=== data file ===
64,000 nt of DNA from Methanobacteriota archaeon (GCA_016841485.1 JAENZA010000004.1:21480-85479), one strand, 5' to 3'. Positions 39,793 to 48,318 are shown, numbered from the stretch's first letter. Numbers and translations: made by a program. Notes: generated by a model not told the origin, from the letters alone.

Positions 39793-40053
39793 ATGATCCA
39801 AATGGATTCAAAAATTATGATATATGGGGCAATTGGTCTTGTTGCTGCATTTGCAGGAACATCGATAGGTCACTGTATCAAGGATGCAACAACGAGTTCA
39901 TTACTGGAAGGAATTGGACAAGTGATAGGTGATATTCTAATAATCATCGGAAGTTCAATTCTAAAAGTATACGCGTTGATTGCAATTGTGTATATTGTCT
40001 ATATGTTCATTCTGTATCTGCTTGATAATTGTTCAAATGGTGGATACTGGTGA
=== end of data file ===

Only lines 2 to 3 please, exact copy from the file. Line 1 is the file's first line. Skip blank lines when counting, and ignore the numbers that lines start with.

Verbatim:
Positions 39793-40053
39793 ATGATCCA